The number of people converting to Islam in Europe has been growing in recent years and interest in this phenomenon has gained increasing attention. Scholarly attention to the phenomenon has sought in particular to ‘locate’ converts in relation to majority and minorities in society. One way of conceiving and theorising the conversion process and location of converts in this vein has been to focus on the notion of habitus, with alternative emphases of change or continuity. This article engages with conversion seen through the lens of habitus through a focus on converts to Islam in Britain. The article argues that these focuses on habitus over-emphasise practice against faith or belief and emphasise change against continuity or vice-versa. The article argues that what we need to focus on is the dynamic process between change and continuity found in the negotiations converts make as they seek to navigate their sense of self and social relations. Moreover, the article suggests that an emphasis on practice against faith or belief distorts how we understand these negotiations and the subsequent ways in which converts to Islam in Britain position themselves in relation to ‘majority society’ and Muslim communities.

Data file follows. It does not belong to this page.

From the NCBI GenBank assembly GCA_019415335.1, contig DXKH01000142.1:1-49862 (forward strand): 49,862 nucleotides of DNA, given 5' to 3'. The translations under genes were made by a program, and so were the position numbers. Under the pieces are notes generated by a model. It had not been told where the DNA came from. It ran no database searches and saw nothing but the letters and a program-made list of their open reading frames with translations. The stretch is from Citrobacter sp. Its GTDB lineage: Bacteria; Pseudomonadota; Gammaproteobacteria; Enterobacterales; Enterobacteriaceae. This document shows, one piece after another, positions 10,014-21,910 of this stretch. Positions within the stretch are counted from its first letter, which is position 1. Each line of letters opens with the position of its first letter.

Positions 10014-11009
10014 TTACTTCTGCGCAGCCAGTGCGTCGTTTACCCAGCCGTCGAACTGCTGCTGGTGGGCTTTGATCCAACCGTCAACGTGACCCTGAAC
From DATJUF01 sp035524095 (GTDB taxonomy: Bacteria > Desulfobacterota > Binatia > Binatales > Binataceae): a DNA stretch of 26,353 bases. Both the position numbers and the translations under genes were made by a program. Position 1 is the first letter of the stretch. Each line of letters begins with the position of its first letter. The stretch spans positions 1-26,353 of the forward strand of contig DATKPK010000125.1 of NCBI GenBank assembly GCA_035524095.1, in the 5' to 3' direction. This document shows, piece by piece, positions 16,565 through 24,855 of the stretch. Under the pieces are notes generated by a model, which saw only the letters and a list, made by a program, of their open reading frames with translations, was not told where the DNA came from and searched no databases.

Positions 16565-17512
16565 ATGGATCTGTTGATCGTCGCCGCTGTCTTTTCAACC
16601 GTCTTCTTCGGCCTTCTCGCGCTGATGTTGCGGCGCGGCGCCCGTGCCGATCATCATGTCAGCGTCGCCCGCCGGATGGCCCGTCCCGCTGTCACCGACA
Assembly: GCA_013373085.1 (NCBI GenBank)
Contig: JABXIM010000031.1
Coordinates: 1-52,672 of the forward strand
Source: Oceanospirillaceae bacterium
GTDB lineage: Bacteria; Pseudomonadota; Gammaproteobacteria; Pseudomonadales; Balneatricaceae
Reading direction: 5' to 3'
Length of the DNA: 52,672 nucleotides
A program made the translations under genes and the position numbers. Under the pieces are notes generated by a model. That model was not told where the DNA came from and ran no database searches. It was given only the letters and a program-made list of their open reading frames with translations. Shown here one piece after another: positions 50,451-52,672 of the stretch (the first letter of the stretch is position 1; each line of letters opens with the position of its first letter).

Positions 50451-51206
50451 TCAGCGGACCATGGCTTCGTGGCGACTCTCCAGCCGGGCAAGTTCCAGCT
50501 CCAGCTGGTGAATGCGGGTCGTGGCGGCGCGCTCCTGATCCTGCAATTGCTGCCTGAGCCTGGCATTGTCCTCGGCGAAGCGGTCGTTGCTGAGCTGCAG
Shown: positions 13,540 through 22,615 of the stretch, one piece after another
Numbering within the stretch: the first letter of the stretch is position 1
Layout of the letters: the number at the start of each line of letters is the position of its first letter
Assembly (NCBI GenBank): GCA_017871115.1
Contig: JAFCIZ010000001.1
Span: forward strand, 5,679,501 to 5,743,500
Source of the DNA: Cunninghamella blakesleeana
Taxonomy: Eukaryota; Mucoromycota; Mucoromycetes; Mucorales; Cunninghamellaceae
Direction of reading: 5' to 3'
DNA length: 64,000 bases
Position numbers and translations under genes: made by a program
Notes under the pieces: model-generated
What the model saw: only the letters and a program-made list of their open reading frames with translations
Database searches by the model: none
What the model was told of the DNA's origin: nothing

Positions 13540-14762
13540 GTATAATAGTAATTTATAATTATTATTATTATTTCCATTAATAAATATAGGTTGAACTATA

Bibliographical noteFunding Information:
This work was supported by the Economic and Social Research Council under grant number ES/J50015X/1*.
© 2021 Institute of Muslim Minority Affairs.
- converts to Islam
- religious conversion
- British Muslims